Great Expectations: The unconscious influence on perception and action

 

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Line drawings of our expectations on the left with reality on the right. Note that anywhere along the line on the right one could compare progress with the expectation on the left and be disappointed and/or angry even though the outcome is exactly as hoped for.

 

Last night I had a dream. In the dream things that I expected did not happen and I started to get upset, then angry, with how things weren’t happening the way I thought they should. In the dream I found myself yelling, “Stop doing that, that’s not the way you’re supposed to do it!” When I awoke I realized that this was a reflection of my unexamined feelings associated with being disappointed with something someone had done. I had been chewing on my judgments of them all the day preceding the dream so it was only natural that the issue should show up in a dream.

The issue wasn’t really about the unexplored feelings however, they were important but something else was affecting those feelings. The issue was really about my expectations for their behavior and it was these that were coloring my inner dialogue. And it was my expectations that were affecting what I was feeling about them.

So what about an unmet expectation was causing trouble in my mind or to put it another way when someone or something doesn’t live up to my expectation of the way they should be, why do I find that upsetting? Whoa, the onus of the problem just shifted radically from “it’s their fault” to “It’s mine”. My expectations are affecting how I see the world and then how I react to it.

There have been many studies about the effects of expectations in fields as varied as science, teaching, marketing, and politics. Expectations affect not only the findings of a scientist but on what they choose to study. They affect a journalist, a jury and a judge on what facts or non facts they choose to believe in and they also affect how a teacher perceives a student that can cause the teacher to either not expect much from a student or to expect more. Our expectations affect how we vote, listen to talk show hosts on T.V. / radio, and the products we buy and all of this opens us to manipulation the kind marketers and politicians use to get us to think their way instead of for ourselves. These real world perceptions also affect the decisions and pronouncements that a politician makes once in office and even affect when a policeman chooses to make an arrest or pull his weapon from its holster.

When I was a Freshman in High School we read Charles Dickens’ book “Great Expectations”. I loved the story but don’t think I really understood how the expectations of both the protagonist of the story, Pip, and the adults and others around him were affected by their expectations and how these judgments of the way life should or had to be ran their lives.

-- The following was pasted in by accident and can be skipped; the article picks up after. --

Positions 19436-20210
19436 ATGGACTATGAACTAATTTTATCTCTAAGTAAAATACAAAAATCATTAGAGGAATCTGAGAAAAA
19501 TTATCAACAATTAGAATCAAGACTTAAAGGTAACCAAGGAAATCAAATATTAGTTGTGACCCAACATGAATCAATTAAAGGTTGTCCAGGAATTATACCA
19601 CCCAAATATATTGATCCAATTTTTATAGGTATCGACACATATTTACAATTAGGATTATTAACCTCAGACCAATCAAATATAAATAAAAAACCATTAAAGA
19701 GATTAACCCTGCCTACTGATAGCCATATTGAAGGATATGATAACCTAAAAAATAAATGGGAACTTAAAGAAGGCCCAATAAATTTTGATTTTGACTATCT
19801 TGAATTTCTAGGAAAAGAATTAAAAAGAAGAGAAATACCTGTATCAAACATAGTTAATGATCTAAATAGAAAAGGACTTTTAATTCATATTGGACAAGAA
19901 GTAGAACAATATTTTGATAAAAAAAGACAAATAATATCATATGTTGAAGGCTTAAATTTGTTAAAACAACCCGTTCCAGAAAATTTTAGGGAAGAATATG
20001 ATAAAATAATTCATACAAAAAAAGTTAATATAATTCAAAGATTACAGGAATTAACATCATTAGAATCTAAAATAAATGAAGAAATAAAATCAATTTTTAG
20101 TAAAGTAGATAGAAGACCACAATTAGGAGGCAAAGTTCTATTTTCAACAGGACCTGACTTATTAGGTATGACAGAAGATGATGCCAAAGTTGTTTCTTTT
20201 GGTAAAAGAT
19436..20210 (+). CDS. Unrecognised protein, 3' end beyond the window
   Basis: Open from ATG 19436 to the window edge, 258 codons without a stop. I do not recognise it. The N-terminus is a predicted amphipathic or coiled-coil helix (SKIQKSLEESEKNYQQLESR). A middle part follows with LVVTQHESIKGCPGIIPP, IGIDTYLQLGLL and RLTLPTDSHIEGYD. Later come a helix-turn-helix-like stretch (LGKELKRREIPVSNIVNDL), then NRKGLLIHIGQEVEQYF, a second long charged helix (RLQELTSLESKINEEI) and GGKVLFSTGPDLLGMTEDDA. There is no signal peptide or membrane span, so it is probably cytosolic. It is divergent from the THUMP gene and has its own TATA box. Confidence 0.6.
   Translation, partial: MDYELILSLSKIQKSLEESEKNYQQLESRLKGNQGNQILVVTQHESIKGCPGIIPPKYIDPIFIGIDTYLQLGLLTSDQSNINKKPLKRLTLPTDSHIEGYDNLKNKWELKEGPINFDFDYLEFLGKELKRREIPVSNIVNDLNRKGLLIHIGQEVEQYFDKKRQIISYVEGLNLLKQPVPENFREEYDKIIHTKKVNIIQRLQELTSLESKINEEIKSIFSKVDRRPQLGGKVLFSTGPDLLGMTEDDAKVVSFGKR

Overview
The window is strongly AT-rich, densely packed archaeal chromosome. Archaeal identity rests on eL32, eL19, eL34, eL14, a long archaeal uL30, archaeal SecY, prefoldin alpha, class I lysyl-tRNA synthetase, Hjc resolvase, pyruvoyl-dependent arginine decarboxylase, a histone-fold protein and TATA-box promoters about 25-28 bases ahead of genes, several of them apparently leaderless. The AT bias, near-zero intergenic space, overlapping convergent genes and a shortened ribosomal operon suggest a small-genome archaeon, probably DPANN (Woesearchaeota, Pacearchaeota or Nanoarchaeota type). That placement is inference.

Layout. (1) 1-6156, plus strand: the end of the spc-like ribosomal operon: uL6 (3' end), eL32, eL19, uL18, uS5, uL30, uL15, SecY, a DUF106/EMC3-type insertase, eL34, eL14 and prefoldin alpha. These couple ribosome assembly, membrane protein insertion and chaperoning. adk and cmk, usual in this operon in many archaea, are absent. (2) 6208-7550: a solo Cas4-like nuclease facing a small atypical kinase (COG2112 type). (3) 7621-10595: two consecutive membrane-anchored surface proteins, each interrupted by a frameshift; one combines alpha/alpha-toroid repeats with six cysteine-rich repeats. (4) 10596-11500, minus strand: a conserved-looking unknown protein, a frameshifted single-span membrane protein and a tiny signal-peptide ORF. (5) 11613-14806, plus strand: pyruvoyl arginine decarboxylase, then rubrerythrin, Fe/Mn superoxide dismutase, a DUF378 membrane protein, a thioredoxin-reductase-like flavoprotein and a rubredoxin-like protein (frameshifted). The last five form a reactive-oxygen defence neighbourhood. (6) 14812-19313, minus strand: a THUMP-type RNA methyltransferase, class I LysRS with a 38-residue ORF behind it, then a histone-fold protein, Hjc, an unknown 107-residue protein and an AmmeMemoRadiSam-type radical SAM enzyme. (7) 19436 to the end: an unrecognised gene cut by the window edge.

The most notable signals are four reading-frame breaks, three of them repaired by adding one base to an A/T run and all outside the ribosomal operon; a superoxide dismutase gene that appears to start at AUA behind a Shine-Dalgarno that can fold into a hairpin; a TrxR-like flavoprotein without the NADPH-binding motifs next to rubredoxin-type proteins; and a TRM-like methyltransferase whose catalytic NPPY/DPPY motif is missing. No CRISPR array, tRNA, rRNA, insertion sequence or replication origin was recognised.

And behind every expectation there lays a judgment, a judgment that anything other than ones expectation is less– less important, valuable, honorable, patriotic, or correct… well you get the idea.

But let me narrow the field a little. In my dream as well as in my waking life I tend to let my judgments get in the way of what I am seeing. All too often I let my labels of what something is or should be affect what it actually is. All too often I will let my labels get in the way of my love for someone or something. This is true for not only how I see others and treat them, but for how I see myself that then will often lead to how I treat myself.

But I will always have judgments, I am like most people a “judgment machine” either judging something “good” (meaning it agrees with my point-of-view) or that it is “bad” (meaning that it doesn’t agree with my point-of-view)– yes I can choose to be tolerant of the so-called “bad” but often that’s just a personal expectation that I hold for myself because I judge myself to be a “good” and tolerant person. See? I’m a judgment machine!

One way that I deal with my judgments that affect my expectations, that affect how I feel about and how I interact with others, is to first become aware that that’s what I’m doing. For example, if I were to have the judgment that what someone is doing is stupid I just say to myself, “I’m having that “stupid judgment” thought again. What this does is to take the thought out of the automatic mode of perceiving the world and allows me then to shift my perspective and to look at myself to see what of myself that I may be projecting onto the event or the person.

Sometimes my judgments lead me to evil thoughts where I play a game in my head of tit-for-tat or an eye for an eye and I spiral down into negativity. What has helped me here is another expectation for myself i.e. that when I notice that I’m playing this negative scenario in my head that I will notice and never meet or counter evil with evil, negativity only breeds more negativity. I can use this negative energy to protest the evil in such a way that it makes some people stop and think about their actions or the actions of others.

But mostly I find that I just make these automatic judgments, expectations and decisions without assessing them and that of course doesn’t allow me to be at choice with either the perception or the response to them. This begs the question as to what degree am I really at choice with anything in my life, especially if I’ve allowed most of it to be run by my unconscious points-of-view – those unconscious points-of-view that the sleeping brain presents to us in our dreams in an attempt at trying to bring consciousness to our choices?

Ah, “free choice”, real choice, of what to think, what to feel, or how to act, how much do we really have? That’s a topic for another time.